The phrase “teacher leader” is an intriguing mental Rorschach test, since the interpretation depends on one’s perspective and experience. I always prefer to think and talk about what teacher leaders do (or would do, given the chance) than about their official or prospective titles. After all, a lack of title or recognition doesn’t stop us from leading.
I hope you’ll think about these verbs and the teachers in your life who live them out. How can these ideas help you support their growth, collaborate with them, or take on similar actions?
Success in education is collaborative by nature, so teacher leadership must be about power with—not over—others. Logic dictates that teacher leaders invite others along on the journey, encouraging colleagues to pursue and share their own gifts.
When we invite our colleagues to take part in a project or to share their knowledge about technology, literacy practices, or classroom management, we are acknowledging their expertise. That simple act of validation can encourage them to step things up a notch on their own accord.
People are rarely offended when they are invited to do something. Instead, invitations are an opportunity to recognize the passion of our colleagues, families, and community in the service of our students. Invitations show it is never just about us. Having one another’s backs is a game-changer.
Fear and analysis can paralyze—but not if we are fully committed to our students’ success.
We realize that criticism will come, of course, but we still take risks. We learn to distinguish criticism that pushes us to grow from criticism that we can ignore. And we consciously welcome that critical voice along, realizing that silencing it will lead to complacency or contentment with mediocrity. Each conquered step multiplies confidence even as it tempers our understanding of reality.
When we are told “This isn’t working,” we don’t assume inefficiency but ask why various needs are not being met.
Few of us believe there is a single answer to fixing our country’s educational woes, but we know that growth is mandatory for anyone invested in this work, including us. We take on the gradual expansion of our limited roles; we invest in and take ownership of our personal development; and we learn, question, and seek solutions.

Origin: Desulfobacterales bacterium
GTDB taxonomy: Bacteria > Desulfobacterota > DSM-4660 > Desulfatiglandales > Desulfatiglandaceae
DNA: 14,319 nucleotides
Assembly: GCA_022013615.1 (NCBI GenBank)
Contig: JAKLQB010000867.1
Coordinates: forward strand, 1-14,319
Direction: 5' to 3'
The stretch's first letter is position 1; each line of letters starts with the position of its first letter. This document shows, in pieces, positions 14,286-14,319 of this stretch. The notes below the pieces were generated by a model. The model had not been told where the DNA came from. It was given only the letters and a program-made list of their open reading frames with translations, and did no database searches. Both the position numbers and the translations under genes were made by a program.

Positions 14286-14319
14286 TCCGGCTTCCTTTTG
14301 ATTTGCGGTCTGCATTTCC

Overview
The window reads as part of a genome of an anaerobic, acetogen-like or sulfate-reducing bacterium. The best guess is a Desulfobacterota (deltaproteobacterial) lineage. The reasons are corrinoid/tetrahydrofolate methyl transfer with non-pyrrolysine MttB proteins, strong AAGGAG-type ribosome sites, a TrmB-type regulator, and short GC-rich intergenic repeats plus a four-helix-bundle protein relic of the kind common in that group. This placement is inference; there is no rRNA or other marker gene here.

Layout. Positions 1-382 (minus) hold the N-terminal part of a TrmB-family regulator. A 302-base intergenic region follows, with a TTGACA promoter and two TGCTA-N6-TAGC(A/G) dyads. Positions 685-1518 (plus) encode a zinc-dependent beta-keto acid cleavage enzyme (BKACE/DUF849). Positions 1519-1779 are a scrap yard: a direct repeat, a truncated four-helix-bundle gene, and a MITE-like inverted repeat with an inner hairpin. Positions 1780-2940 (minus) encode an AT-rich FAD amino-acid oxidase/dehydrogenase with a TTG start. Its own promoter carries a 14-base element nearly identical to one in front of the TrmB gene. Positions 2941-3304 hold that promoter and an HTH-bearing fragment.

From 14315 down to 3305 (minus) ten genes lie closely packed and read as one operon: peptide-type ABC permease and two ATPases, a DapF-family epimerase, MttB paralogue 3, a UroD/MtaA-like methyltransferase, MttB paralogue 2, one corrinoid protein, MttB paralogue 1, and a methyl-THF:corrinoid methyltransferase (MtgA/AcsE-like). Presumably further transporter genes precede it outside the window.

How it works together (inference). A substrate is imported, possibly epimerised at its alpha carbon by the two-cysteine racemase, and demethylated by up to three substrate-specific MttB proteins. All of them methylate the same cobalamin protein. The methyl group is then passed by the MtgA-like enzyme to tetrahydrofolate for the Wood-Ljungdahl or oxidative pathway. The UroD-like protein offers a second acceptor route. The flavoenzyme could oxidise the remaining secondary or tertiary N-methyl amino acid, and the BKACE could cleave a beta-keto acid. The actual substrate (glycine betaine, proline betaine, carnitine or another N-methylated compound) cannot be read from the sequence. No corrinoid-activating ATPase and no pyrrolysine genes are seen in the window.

Our success stems not from external validation but from, in the words of renowned NCAA coach John Wooden, “knowing you made the effort to do your best to become the best of which you are capable.”
We realize that a single action can set off an unlikely—yet powerful—chain of events, and that the fruit of some actions will not appear until the future. We never know when that tipping point of “a-ha!” will be, and so we plug on. But we do not plug on blindly—we share knowledge, ask for help and ideas, and do all we can to fulfill the high expectations we hold.
We ask others to do only that which we would do ourselves. We are fiercely committed to, focused on, and excited about making learning meaningful for others: our students, colleagues, and our communities.
We fail. We fail by taking risks and making mistakes. We fail due to external circumstances. We fail by setting high expectations for ourselves. We are, after all, human.
But we also reflect. When projects go wrong, when ideas are shot down by the short-sighted, when we face obstacles beyond our control, we reflect. Sometimes silently. Often publicly, with transparency and vulnerability.
It is at those times we lay it on the line and make a conscious decision—each day, or moment by moment—to be better, to be bigger than what crushed us. To embody our own phoenix rising.
Because we’re driven by our passion, we do all we can to create opportunities for others to innovate and grow. We seek and acknowledge the good in others, encourage the reticent, and exemplify the belief that our value is not defined or limited by our role.
We understand the old sports adage: that the “we” is more important than the “me,” when it comes to nurturing successful learners. We strive to unearth potential, lending credence and a listening ear to even the silliest of ideas because we know that seedling ideas can sprout something monumental.
We also realize that sometimes all it takes is knowing someone believes in you and your idea to spur you on.
Conflict-resolution expert Kenneth Boulding has broadly explained power both as the potential for change and the ability to get what one wants. There is destructive power (the power to destroy something), economic power (the power to get what one wants by giving something in exchange), and integrative power (the power to get others to act in order to please you because they care for you, respect you, or identify with you in some way).
Teacher leaders operate with integrative power, cooperating rather than coercing. We acknowledge and respect others. Even when we compete (think merit pay), we keep in mind that a great colleague must be committed to the team and willing to subordinate his or her individual goals for the collective good.
Yes, there are qualities that fit teacher leaders: boldness, resilience, innovation, willingness to take risks, confidence, knowledge, empathy, and a passion to ensure learning has meaning. But these qualities all demand proof of action.
We act because we have the responsibility to do so. We are not here to usurp anyone’s power. But we do appreciate it when those who have power also have our backs. C’mon—let us in. The world is waiting. We’ve all got work to do.